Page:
An attorney says a woman was detained by authorities without probable cause while boating with friends in South Florida.
A Sunday plan for boating out of Key Biscayne took a turn for the worse for Luisa Velasquez and her friends. According to Velasquez' attorney, the group was boarding a boat for a day of fun back on March 5th at Crandon Park Marina, when authorities approached them.
"This individual was accosted by two Coast Guard officials and asked for proof of her legality within the United States," attorney Eduardo Soto said.
In an email Tuesday, officials denied that the Coast Guard was involved in the incident and referred NBC 6 to contact Customs and Border Protection for more information.
Velasquez' friend says the officials asked all of them for their ID's. She claims one asked her when she arrived in Miami and looked through her passport. Seconds later, she says they brought back fingerprinting equipment.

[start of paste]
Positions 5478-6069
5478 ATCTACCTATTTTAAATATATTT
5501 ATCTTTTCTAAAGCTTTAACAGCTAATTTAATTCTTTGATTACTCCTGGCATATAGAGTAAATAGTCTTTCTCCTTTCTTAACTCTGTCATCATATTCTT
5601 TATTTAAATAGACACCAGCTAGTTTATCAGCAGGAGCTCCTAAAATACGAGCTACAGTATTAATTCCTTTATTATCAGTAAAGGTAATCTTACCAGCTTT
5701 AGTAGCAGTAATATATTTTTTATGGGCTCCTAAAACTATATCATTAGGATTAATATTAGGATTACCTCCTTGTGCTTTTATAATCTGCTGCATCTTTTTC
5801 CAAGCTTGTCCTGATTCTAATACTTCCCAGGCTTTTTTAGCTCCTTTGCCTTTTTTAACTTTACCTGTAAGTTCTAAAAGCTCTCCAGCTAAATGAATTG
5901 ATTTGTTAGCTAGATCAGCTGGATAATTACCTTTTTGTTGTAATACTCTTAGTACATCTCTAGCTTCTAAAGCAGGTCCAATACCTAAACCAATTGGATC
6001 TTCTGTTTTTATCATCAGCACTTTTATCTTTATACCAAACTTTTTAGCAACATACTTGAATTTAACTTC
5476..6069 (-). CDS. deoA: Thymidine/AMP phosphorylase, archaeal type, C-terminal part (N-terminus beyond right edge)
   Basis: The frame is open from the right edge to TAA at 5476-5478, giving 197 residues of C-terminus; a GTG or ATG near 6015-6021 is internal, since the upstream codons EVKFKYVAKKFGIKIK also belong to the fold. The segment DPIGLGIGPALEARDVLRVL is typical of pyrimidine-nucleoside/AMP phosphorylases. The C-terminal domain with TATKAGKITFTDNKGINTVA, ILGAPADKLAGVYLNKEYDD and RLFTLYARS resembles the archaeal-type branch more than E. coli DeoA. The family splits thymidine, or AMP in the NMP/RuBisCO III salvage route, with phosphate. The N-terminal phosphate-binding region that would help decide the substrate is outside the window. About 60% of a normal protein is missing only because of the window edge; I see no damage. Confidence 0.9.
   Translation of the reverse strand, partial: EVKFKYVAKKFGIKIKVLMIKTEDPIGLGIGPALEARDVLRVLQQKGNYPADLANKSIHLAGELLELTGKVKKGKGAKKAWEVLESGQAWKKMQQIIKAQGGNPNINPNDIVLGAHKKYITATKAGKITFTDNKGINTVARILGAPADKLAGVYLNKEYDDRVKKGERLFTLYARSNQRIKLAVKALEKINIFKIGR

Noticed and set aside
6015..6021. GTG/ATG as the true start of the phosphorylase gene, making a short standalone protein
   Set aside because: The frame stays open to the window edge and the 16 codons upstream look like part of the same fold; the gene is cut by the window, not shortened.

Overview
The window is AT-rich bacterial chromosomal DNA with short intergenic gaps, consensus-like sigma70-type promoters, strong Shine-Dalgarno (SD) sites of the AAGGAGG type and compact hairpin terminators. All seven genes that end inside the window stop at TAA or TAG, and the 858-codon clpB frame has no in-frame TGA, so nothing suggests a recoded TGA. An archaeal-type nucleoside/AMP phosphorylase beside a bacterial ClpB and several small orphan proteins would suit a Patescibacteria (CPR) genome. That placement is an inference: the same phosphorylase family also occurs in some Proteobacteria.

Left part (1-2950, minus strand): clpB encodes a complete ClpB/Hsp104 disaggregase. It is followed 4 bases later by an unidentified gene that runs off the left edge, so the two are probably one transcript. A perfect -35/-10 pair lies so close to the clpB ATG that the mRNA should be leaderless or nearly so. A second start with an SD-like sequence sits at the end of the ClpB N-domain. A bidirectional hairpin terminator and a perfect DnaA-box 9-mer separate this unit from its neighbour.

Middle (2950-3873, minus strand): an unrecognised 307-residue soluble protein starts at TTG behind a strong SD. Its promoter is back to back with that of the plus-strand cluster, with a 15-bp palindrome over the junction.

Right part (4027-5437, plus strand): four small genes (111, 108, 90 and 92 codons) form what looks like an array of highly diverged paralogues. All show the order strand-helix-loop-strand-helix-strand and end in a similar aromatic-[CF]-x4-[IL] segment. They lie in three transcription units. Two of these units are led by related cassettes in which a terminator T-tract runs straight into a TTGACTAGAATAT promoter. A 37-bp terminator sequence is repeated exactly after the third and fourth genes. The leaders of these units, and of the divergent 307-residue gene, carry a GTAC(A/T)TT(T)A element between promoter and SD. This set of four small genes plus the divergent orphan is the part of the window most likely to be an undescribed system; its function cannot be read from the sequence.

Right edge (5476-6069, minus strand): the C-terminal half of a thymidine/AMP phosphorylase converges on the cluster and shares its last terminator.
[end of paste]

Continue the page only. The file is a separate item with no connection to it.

"With no reasonable suspicion possible, other than profiling, she was illegally here," Soto said.
Velasquez, from Colombia, overstayed her visa about five months. According to friends with her on the boat, she was detained at the marina, and her attorney believes this is not in line with President Trump's executive orders on immigration and law enforcement.
"Those orders specifically state that in order for an immigration official or someone acting as an immigration official to have the right to arrest and detain someone, they have to have probable cause to believe the individual is in violation of the immigration laws," Soto said. "It is not sufficient to look at one at the color of their eyes, at the color of their skin, at the language they speak."
The Coast Guard released a statement saying, in part, that "the Coast Guard does not patrol land for immigration enforcement purposes. The Immigration and Nationality Act, or INA, does not apply at sea."
Soto says he's asking for stay of removal, pending the outcome of the case.